By Ana Veciana-Suarez Tribune News Service
WWR Article Summary (tl;dr) Columnist Ana Veciana-Suarez takes a look at the concept of "play" and how simple games and projects can be just as soothing for adults as they are for kids.
Tribune News Service
"It is a happy talent to know how to play." - Ralph Waldo Emerson
The grandchildren's Christmas wish lists have been arriving in my email inbox as quickly as I can ask the parents what their kids want; but in reading those lists, in checking the requests for L.O.L. dolls and Transformers and Our Generation clothes, I've come to one hard conclusion, and it's a disconcerting one at that:
I've forgotten the joy of play. What's more, I can't remember the last time I lost myself, really lost myself, in a non-work activity that had no other purpose than to entertain. I've become the kind of boring I swore I would never allow myself to be.
In my defense, I don't think I'm the only one in this mess. Adulthood has a way of sucking the playfulness out of us. We get too involved with our work. With our kids and grandkids. With paying bills, cleaning kitchens and scrubbing bathrooms, with an endless catalog of responsibilities. Before we know it, we've forgotten the feel of digging for a lost truck in the sandbox, of dressing Barbie in her finery, of erecting the tallest tower out of blocks.
Yet play, that ability to engage fully in an activity whose sole purpose is pleasure and amusement, is more important than we think, or allow it to be. We know, of course, that children learn about the world through free play. It's why parents around the country have battled (and won) to guarantee recess in schools.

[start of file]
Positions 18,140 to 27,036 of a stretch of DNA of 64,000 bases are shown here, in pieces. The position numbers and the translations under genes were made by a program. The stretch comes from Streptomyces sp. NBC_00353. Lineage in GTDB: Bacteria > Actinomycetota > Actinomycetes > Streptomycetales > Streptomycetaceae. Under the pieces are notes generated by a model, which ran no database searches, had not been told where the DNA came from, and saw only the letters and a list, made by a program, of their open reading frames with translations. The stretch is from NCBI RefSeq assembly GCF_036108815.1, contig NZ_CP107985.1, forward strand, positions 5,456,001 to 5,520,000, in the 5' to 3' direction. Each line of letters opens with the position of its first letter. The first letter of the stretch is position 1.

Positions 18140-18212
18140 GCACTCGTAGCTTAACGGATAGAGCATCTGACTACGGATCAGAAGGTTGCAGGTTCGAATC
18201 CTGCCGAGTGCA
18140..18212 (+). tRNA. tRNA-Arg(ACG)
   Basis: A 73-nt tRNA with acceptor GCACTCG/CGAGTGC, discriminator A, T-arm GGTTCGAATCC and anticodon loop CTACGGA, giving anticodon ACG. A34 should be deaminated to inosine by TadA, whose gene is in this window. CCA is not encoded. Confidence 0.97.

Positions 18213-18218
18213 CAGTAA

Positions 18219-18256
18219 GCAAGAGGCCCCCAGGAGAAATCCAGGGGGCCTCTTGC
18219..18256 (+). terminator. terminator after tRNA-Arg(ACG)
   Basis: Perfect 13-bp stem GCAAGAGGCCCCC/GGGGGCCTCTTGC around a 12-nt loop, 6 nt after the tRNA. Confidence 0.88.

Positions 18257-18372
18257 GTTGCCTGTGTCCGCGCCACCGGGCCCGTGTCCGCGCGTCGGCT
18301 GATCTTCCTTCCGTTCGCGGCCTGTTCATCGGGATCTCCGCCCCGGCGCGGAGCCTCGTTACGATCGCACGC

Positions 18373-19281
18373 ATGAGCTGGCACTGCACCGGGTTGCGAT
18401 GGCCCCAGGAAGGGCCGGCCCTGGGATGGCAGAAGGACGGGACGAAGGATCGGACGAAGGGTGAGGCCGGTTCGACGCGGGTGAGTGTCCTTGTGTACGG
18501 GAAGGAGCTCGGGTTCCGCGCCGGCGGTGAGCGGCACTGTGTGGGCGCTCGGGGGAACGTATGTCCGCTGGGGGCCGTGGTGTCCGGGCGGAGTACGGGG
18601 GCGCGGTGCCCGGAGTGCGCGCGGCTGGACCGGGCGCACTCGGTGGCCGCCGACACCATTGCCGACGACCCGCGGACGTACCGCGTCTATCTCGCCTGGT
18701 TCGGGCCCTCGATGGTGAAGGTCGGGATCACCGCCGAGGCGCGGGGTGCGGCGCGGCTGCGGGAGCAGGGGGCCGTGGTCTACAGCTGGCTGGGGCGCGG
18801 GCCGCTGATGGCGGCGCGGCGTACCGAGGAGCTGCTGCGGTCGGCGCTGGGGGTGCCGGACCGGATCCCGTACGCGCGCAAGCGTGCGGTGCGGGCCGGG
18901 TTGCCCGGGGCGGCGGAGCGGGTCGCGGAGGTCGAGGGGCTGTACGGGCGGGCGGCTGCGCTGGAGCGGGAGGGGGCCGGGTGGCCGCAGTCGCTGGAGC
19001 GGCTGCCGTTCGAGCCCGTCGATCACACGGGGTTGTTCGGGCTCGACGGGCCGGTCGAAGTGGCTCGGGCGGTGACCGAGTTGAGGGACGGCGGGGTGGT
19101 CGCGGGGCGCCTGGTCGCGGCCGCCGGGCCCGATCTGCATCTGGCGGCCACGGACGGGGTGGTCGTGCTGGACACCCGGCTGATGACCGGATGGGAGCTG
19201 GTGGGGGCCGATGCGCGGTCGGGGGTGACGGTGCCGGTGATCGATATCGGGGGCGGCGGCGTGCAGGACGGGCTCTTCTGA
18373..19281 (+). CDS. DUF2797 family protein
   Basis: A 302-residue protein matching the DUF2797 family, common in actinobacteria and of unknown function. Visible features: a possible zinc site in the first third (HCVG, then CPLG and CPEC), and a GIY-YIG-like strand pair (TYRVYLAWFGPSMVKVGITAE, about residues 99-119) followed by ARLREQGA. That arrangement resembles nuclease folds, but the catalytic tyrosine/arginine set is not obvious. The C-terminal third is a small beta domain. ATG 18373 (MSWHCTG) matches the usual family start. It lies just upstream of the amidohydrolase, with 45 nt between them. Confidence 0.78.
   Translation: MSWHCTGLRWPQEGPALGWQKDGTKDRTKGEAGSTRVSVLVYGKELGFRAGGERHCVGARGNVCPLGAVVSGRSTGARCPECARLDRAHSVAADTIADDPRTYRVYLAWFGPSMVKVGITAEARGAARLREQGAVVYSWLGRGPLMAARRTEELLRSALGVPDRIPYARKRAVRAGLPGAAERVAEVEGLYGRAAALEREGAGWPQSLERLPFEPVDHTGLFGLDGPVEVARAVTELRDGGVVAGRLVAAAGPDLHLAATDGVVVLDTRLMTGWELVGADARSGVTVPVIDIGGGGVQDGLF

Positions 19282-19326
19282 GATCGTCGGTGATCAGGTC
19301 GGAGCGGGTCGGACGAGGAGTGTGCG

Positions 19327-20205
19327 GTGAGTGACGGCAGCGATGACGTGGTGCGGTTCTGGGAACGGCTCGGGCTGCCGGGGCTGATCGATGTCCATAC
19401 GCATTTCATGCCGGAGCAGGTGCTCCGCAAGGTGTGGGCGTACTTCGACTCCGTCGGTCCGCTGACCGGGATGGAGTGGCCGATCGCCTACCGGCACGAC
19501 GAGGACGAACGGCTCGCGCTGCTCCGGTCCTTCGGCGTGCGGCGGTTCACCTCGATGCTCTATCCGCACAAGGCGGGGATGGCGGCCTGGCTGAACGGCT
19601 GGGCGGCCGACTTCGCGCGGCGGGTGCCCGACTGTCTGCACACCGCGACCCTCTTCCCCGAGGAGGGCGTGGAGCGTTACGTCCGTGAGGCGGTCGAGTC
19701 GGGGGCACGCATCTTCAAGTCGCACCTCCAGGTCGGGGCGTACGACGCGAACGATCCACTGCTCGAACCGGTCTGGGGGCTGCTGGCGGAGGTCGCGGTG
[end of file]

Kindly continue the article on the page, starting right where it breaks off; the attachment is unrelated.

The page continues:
But most adults don't get recess on the job. I write "most" because some progressive tech companies do recognize the power of play.
Google, for instance, has play stations with Ping-Pong and foosball tables on its main campus in Silicon Valley. The company that tries to tell you what you want before you've even typed in your full search term believes having fun is good for team-building and cooperation.
The average working stiff, though, doesn't have access to such fancy work perks. We're lucky if we get medical benefits and a 401(k). Besides, a corporate push for play, no matter how benevolent, might defeat the purpose of letting our hair down. The beauty of fun is that it's relatively aimless.
A few days ago Lego announced a new construction toy named Lego Forma. It's half Lego blocks and half coloring book, and aimed at de-stressing adults. I suppose the Danish company recognizes that there is a big market for an activity that removes us from the strain of daily life, for anything really that allows us to love the experience without worrying about the outcome. It's probably also trying to capitalize on the 2016 trend that saw sales of adult coloring books shoot through the roof.
Though I'm a grown-up who smiles at the sight and scent of crayons, I've never bought an adult coloring book, instead choosing to color along with my grandchildren in books bought at the dollar store. I don't know if I'd invest in Lego Forma, either. Nevertheless, I'm determined to get my play on. It's time to unwind and de-stress, to recover the little girl buried under the hard shell of maturity. To unearth the child within, if you know what I mean.
So, on a recent road trip I bought a set of jacks, a game I once excelled at. I'm also checking the tires on my bike. There's nothing like pedaling hard against the wind, bell ringing shrilly, trees blurring past, and hair billowing out behind me like a flag of surrender against the sky. ___ (Ana Veciana-Suarez writes about family and social issues)